Johnson and Johnson ordered to pay 7M to one woman over cancer claims
Johnson & Johnson Ordered to Pay 7 Million in Lawsuit Linking Baby Powder to Cancer
A jury has ordered Johnson & Johnson to pay 7 million to a woman who claimed she developed ovarian cancer after using the company's iconic baby powder for feminine hygiene.
The Los Angeles jury's decision is the largest sum awarded yet in a number of lawsuits that claim the pharmaceutical firm did not adequately warn consumers about potential cancer risks from its talc-based products.
According to court papers, California resident Eva Echeverria used the well-known baby powder on a daily basis from the1950s until 2019 and was diagnosed with ovarian cancer in 2007.
Echeverria's lawyer, Mark Robinson, said his client is undergoing cancer treatment while in hospital and told him she hoped the verdict would lead Johnson & Johnson to put additional warnings on its products.
"She really didn't want sympathy," Robinson said. "She just wanted to get a message out to help these other women."
The jury's award included million in compensatory damages and 0 million in punitive damages, Robinson confirmed.
A spokeswoman for Johnson & Johnson has defended the products' safety and said the company will appeal the jury's decision.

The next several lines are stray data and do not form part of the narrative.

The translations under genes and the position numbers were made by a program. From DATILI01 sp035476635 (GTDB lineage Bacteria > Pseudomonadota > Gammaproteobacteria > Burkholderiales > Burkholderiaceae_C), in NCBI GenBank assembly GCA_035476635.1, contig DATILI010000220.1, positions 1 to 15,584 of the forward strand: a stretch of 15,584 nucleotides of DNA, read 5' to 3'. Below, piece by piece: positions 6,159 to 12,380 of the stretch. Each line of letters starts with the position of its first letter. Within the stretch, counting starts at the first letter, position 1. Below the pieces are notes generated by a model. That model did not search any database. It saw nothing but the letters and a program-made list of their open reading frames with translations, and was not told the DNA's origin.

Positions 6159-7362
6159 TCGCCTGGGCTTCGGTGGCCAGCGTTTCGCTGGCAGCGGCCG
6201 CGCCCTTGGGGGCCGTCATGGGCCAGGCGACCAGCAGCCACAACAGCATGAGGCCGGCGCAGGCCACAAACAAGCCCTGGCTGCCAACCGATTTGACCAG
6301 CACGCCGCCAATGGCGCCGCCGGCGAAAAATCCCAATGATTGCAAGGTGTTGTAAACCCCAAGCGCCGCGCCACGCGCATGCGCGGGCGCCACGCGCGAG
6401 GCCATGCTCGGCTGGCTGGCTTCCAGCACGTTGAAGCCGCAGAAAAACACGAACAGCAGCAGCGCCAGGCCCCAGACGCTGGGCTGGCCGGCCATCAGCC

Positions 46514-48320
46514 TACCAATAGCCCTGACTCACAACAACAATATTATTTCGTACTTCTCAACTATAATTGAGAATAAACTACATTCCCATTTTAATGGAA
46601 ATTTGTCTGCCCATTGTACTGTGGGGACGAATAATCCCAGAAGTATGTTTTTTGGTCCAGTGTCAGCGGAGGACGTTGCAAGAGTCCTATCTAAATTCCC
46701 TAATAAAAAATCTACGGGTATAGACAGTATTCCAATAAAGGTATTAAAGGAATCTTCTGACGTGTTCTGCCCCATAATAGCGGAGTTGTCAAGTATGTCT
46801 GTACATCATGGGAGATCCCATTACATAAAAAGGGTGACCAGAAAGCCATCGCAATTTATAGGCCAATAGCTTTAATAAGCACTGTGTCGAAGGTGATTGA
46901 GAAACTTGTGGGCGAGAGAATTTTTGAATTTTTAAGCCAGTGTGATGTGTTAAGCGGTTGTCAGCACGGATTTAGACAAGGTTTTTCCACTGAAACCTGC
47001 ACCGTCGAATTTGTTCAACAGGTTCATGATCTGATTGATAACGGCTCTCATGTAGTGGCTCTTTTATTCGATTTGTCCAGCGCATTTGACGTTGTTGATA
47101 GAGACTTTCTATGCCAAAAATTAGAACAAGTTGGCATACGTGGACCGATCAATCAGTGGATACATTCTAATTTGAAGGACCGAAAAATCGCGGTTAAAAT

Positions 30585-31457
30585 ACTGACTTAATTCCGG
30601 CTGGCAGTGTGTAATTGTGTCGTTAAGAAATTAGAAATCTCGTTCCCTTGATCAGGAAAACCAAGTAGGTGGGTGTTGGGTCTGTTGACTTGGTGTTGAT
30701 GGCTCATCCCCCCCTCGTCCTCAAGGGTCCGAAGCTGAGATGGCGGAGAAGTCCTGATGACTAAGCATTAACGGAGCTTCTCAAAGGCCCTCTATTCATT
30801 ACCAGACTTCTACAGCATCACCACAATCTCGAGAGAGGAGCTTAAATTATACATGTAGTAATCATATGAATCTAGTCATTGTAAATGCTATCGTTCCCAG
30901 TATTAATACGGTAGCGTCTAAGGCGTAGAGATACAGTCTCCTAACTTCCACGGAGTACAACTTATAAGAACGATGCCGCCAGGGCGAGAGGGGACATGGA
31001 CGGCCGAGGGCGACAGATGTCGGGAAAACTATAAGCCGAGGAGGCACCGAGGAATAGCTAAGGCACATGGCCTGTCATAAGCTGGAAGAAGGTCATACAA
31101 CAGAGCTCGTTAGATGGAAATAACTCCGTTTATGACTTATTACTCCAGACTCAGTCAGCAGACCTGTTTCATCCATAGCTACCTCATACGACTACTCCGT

"Ovarian cancer is a devastating diagnosis and we deeply sympathise with the women and families impacted by this disease," Johnson & Johnson spokeswoman Carol Goodrich said in a statement. "We will appeal today's verdict because we are guided by the science, which supports the safety of Johnson's Baby Powder."
The verdict came after a Missouri jury awarded 0.5 million in May to a Virginia woman who was diagnosed with ovarian cancer in 2012. Three other trials in the state had similar outcomes last year, with juries awarding damages of more than 0 million.
Since the medical issue hit the courts, ovarian cancer charities in the UK have responded with advice for women. A factsheet published by Ovacome says there is no definitive link between talcum powder and ovarian cancer.
"We still do not know what really causes ovarian cancer," the charity says. "But it is likely to be a combination of many different inherited and environmental factors, rather than one cause such as talc. It is also important to remember that, out of the millions of women in England and Wales, many of whom use talc, only a very small number will develop ovarian cancer each year. So even if talc does increase the risk slightly, very few women who use talc will ever get ovarian cancer. Also, if someone has ovarian cancer and used talc, it seems unlikely that using talc was the reason they developed the cancer."
Additional reporting fromAssociated Press.
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